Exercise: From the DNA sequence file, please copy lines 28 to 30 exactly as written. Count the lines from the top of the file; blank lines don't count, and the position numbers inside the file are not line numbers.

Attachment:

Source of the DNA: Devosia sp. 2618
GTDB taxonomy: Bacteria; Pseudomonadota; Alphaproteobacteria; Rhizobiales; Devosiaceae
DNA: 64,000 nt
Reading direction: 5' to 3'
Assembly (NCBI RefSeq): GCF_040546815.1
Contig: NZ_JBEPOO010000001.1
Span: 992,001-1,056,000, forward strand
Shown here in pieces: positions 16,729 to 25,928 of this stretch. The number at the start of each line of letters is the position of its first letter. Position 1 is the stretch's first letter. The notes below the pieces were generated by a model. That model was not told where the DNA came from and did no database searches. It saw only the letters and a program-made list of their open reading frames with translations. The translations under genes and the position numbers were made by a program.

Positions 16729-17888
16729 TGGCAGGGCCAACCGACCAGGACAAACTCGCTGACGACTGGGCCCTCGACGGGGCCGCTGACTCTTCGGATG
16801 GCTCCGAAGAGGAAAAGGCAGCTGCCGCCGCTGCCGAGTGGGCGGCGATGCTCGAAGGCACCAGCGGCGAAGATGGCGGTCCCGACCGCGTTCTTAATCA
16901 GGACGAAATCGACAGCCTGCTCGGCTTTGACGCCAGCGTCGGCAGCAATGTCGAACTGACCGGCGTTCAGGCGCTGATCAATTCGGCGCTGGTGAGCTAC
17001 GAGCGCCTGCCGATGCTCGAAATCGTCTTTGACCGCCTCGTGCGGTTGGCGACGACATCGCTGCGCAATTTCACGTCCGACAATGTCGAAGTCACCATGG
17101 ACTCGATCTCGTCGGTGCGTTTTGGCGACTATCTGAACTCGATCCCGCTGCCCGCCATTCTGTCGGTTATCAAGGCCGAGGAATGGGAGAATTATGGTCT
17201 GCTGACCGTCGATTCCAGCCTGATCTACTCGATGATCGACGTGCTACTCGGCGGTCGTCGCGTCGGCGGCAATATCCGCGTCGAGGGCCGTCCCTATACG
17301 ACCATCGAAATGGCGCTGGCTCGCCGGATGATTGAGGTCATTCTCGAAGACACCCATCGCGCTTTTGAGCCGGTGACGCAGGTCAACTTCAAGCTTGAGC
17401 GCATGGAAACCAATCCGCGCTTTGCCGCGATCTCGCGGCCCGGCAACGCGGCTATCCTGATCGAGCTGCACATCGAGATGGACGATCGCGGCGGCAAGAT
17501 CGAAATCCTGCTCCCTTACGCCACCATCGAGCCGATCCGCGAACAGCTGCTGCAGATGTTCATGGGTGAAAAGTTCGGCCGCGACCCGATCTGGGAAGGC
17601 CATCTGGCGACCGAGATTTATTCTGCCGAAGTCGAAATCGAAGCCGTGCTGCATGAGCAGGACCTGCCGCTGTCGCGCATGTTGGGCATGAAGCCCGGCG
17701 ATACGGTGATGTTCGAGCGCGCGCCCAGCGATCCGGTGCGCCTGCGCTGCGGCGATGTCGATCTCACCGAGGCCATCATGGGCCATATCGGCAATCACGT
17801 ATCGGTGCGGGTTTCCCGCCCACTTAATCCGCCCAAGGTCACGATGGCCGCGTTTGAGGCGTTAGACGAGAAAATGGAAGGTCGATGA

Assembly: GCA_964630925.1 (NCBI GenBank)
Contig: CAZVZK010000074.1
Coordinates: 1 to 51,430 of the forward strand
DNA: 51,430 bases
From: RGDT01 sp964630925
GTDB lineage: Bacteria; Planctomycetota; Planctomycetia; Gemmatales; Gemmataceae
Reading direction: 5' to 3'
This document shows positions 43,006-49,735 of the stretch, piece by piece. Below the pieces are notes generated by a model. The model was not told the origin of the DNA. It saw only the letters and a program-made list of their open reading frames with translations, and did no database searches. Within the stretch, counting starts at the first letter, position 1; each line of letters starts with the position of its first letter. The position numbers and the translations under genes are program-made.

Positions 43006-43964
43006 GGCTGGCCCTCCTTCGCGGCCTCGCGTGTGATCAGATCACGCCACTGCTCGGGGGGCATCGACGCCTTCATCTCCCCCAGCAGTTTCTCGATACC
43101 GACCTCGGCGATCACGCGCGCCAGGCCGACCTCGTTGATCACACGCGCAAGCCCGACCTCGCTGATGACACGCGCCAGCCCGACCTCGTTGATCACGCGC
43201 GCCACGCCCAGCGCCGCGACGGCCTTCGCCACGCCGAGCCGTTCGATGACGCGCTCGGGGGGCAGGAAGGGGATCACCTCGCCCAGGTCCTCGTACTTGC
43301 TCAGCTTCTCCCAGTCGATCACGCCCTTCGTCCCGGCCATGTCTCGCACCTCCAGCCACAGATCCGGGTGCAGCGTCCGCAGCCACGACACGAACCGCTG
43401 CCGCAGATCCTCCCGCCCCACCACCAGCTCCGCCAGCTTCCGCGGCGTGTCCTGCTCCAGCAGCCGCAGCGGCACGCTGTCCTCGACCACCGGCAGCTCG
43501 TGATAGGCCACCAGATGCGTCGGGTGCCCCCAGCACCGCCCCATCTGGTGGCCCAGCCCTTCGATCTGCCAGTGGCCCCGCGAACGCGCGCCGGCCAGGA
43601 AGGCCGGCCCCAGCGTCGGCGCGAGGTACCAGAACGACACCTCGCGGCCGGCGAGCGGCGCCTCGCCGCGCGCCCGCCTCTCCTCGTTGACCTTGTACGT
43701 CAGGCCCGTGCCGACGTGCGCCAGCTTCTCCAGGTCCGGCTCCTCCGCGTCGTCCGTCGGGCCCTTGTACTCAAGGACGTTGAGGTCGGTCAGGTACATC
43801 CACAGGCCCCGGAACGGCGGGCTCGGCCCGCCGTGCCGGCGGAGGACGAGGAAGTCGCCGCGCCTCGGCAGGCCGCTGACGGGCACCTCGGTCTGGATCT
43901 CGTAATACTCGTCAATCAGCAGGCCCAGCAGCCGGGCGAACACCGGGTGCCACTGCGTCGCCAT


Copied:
Reading direction: 5' to 3'
This document shows positions 43,006-49,735 of the stretch, piece by piece. Below the pieces are notes generated by a model. The model was not told the origin of the DNA. It saw only the letters and a program-made list of their open reading frames with translations, and did no database searches. Within the stretch, counting starts at the first letter, position 1; each line of letters starts with the position of its first letter. The position numbers and the translations under genes are program-made.

Positions 43006-43964